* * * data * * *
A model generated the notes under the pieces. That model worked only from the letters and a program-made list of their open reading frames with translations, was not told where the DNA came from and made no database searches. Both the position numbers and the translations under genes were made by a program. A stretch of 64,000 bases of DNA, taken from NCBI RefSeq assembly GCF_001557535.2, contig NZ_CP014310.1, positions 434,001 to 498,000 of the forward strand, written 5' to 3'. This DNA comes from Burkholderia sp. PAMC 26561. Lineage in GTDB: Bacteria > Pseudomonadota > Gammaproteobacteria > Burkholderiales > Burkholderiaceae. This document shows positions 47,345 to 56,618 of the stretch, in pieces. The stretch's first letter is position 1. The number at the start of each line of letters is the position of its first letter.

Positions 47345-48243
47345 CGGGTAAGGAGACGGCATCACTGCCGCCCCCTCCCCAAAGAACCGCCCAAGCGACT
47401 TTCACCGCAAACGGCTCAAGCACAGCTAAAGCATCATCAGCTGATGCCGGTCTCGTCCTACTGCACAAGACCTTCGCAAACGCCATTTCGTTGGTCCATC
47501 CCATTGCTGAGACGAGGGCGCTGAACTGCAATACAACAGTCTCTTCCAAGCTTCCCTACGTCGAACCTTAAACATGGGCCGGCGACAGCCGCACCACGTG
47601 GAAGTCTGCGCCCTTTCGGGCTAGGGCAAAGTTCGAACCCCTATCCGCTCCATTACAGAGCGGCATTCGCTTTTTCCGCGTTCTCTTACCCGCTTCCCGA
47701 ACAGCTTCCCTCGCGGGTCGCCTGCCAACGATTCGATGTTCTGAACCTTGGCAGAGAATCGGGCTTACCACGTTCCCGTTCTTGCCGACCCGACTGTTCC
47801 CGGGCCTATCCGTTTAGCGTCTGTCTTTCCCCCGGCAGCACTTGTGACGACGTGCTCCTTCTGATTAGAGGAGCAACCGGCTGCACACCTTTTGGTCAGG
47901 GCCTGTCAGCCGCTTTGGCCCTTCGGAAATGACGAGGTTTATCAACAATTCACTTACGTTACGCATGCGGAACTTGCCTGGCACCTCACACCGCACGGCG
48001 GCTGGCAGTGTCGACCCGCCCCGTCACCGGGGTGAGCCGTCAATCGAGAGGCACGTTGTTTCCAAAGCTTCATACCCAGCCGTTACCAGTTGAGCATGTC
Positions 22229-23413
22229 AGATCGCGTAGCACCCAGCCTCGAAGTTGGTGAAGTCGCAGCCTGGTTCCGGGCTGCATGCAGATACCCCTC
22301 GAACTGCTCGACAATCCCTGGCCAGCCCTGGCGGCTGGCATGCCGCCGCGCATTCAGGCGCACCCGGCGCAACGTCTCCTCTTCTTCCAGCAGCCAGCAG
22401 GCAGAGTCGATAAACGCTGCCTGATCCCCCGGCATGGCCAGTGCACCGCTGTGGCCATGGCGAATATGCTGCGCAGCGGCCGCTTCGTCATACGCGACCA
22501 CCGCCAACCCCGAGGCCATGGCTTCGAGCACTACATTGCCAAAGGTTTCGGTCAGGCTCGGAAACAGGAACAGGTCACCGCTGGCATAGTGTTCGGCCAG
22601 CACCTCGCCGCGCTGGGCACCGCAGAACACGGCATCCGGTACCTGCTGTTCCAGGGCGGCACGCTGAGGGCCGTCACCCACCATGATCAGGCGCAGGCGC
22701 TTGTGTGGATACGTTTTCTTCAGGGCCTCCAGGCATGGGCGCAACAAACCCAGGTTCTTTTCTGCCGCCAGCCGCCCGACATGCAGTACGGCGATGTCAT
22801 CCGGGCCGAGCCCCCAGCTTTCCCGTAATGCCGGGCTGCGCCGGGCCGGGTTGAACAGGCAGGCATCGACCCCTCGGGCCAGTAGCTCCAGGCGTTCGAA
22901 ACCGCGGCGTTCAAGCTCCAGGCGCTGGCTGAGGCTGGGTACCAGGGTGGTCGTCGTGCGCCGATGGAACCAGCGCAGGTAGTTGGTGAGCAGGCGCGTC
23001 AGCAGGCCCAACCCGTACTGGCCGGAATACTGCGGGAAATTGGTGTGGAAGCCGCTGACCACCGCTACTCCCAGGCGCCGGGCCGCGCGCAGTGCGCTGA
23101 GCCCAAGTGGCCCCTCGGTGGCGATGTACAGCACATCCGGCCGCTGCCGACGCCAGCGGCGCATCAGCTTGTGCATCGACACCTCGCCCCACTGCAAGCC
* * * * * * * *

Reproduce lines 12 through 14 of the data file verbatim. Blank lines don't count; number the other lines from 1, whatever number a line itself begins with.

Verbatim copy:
22229 AGATCGCGTAGCACCCAGCCTCGAAGTTGGTGAAGTCGCAGCCTGGTTCCGGGCTGCATGCAGATACCCCTC
22301 GAACTGCTCGACAATCCCTGGCCAGCCCTGGCGGCTGGCATGCCGCCGCGCATTCAGGCGCACCCGGCGCAACGTCTCCTCTTCTTCCAGCAGCCAGCAG
22401 GCAGAGTCGATAAACGCTGCCTGATCCCCCGGCATGGCCAGTGCACCGCTGTGGCCATGGCGAATATGCTGCGCAGCGGCCGCTTCGTCATACGCGACCA